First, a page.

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Why I'm So Open About My Pain

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Yes, I talk about my illnesses… and people sometimes judge me.

I do talk about them. I talk about them a lot. I talk about my pain and what’s happening in my body. I talk about them on social media, in real life, and I do it pretty much anywhere, even if people are not there to read it.

I’m not doing this so you will feel sorry for me.

I’m not doing it so you will pity me.

Sometimes, I’m not even doing it in the hopes of educating someone about an illness they might never have heard of. Although, I do do this in occasion.

I’m not so much doing this for you.

It’s for me.

If I don’t talk about it, I’m just burying it deep down and all that’s going to happen is that I’ll likely end up feeling worse.

I talk about my illnesses; how a migraine can floor me, how fibromyalgia is more than just pain. How hypermobility is more than flexibility. How gastritis (or GERD) can utterly destroy my day, even my week. I talk about them because they are my life.

You talk about your job, post lots of pictures of your kids, discuss how school is being annoying, how your car needs some work. You talk about your life.

That is all I’m doing when I discuss the mish-mash of the physical and mental health conditions that I have. I’m discussing my life. I’m not picking the worst part of my week and talking about it for pity. I’m just discussing what goes on in my life. To me pain has become my normality.

I do keep stuff deemed “icky” away from public places. It’s not deemed polite to discuss gastric issues, but I feel that puts people with them in a very dark place. Suffering with, yet fearing to mention it. This creates a wall between everyone else and yourself, and no matter how much you talk, there is this huge thing that affects things throughout your life.

The pain is never just pain. It never just affects that one thing. It’s like dominoes, all stacked up and you knock one and it just keeps going. It goes through your life affecting things you wouldn’t even think would be related in any way.

This it’s why it’s important that pain and illnesses, especially invisible illnesses, are not kept in this dark hole. They need to be in the light. It’s better if people can understand that you’re in pain, and that you are in constant pain.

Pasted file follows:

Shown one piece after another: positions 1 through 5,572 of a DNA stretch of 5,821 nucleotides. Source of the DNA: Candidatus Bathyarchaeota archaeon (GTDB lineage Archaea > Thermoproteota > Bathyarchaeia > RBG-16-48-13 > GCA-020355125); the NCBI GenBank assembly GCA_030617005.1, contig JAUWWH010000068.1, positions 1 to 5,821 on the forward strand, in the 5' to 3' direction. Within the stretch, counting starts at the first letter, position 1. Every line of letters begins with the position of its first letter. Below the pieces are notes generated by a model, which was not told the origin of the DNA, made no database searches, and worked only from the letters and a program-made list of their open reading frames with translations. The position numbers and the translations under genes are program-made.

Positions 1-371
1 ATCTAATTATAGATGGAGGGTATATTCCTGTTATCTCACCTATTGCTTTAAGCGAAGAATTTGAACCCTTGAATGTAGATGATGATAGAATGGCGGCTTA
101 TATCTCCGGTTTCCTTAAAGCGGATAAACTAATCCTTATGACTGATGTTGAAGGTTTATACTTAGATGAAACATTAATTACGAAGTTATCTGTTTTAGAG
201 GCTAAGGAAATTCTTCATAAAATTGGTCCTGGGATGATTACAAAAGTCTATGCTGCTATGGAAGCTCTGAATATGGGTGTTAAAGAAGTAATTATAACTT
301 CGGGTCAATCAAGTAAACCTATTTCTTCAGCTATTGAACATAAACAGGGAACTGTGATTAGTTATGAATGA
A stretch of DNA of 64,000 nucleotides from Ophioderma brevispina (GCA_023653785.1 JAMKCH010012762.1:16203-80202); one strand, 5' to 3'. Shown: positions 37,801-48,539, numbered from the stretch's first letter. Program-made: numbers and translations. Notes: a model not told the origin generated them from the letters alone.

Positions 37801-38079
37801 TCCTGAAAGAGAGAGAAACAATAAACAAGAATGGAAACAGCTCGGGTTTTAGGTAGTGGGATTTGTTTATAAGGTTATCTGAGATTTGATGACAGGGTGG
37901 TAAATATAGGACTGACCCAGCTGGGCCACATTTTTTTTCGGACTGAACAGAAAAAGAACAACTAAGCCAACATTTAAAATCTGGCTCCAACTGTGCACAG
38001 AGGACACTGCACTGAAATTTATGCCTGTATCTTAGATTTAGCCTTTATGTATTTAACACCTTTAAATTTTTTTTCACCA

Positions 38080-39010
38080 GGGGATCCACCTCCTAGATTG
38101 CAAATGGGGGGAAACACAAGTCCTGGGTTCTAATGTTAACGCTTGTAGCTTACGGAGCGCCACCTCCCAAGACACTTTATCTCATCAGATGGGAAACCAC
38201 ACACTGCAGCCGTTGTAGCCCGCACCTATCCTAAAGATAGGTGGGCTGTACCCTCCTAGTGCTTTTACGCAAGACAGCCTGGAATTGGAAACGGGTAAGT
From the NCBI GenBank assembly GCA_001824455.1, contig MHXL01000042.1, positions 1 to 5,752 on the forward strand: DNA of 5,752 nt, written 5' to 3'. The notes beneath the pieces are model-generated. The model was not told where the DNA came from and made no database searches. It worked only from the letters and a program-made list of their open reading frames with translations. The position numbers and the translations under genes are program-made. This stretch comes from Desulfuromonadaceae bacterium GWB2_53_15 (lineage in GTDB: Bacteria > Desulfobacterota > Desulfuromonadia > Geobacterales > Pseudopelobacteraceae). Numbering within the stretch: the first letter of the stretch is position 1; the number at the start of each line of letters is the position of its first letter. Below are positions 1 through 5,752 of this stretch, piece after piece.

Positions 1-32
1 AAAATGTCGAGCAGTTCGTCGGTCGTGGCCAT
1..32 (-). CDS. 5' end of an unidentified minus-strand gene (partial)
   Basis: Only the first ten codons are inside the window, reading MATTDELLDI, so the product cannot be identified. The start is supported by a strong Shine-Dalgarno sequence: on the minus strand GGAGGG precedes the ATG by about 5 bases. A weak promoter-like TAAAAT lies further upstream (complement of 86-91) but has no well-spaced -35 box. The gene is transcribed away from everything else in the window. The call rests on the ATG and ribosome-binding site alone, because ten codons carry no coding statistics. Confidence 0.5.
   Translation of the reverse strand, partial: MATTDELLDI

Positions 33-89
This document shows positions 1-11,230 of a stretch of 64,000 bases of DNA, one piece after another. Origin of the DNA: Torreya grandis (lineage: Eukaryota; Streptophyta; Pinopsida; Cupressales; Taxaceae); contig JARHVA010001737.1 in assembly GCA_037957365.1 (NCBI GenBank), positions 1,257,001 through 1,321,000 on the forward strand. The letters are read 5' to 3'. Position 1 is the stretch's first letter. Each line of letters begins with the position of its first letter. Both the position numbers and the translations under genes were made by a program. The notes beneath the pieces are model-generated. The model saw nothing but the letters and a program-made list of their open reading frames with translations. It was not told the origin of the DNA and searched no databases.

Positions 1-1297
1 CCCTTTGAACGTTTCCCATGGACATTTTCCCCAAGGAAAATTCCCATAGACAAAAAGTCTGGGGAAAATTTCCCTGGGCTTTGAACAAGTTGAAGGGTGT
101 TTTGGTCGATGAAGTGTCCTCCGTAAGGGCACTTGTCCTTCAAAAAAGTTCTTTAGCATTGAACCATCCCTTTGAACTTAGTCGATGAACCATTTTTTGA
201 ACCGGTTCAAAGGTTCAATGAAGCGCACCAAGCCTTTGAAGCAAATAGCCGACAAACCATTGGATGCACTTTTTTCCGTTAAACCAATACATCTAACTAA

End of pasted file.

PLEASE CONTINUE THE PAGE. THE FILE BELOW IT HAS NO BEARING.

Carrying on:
No, it won’t vanish with a diet change or yoga. Yes, it permeates every branch, every tributary of our lives.

If I hide it, is it any wonder that people seem to be confused when I can’t go out? They’re confused that I’m not better yet when I know the chance of me miraculously waking up better are not likely. If I keep this wall where I stash my pain, it’s no wonder that people call me lazy or I blame it on myself. I had a friend tell me that their sister accused them of only being ill when she wanted to “get out” of doing something, because the only time she discussed her illness was when she couldn’t do something.

It might annoy some people. They might accuse me of whinging. They might say I’m looking for pity. However I know I’m not. I’m just giving them a glimpse.

I’m standing in this picture, outside no less. Tomorrow I might barely make it out of bed. People around me need to know that just because I had a good day, I’m not cured.

The pain is still there, but I strive to live my life around it. If people know, then maybe people won’t say, “Well, you did it yesterday. Why not now?!”

I know some random people on my Facebook don’t need to know I woke up in pain. But maybe just getting it out, writing it down, maybe it will make me feel better.

I had a friend who told me I made too many pain noises when standing and moving around the house. She suffered from pain herself. She asked me why I did it. Did I want attention? I said, “Nope, no attention.” If I stand and go, “Argh,” it gets it out.

Think of it like a kiai in martial arts; it’s a mixture of correct breathing and confidence. It is a sound that brings your energy into harmony with the situation. Doing moves without it, to some people, makes the move feel stunted. All I might be saying is, “ahhh-oww,” but it’s getting it out, and that helps me.

The physical representation of exclaiming the pain as I stand makes the process of standing just that much easier, just a bit more bearable. Many of the people I have explained this to has felt silly at first but after a while, it helps.

That’s what matters. It helps lessen your pain. It might make someone feel weird, but does pleasing that person who seems insulted at your vocalization of pain more important than something that could make your pain easier to manage?

If they care about you, they shouldn’t mind if you groan a little because it helps you deal with your pain. If talking and voicing your pain results in you feeling less burdened, less bogged down… less alone, that’s what is important and why would anyone want to deny you that?

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Thinkstock Image By: agsandrew

Originally published: March 30, 2017
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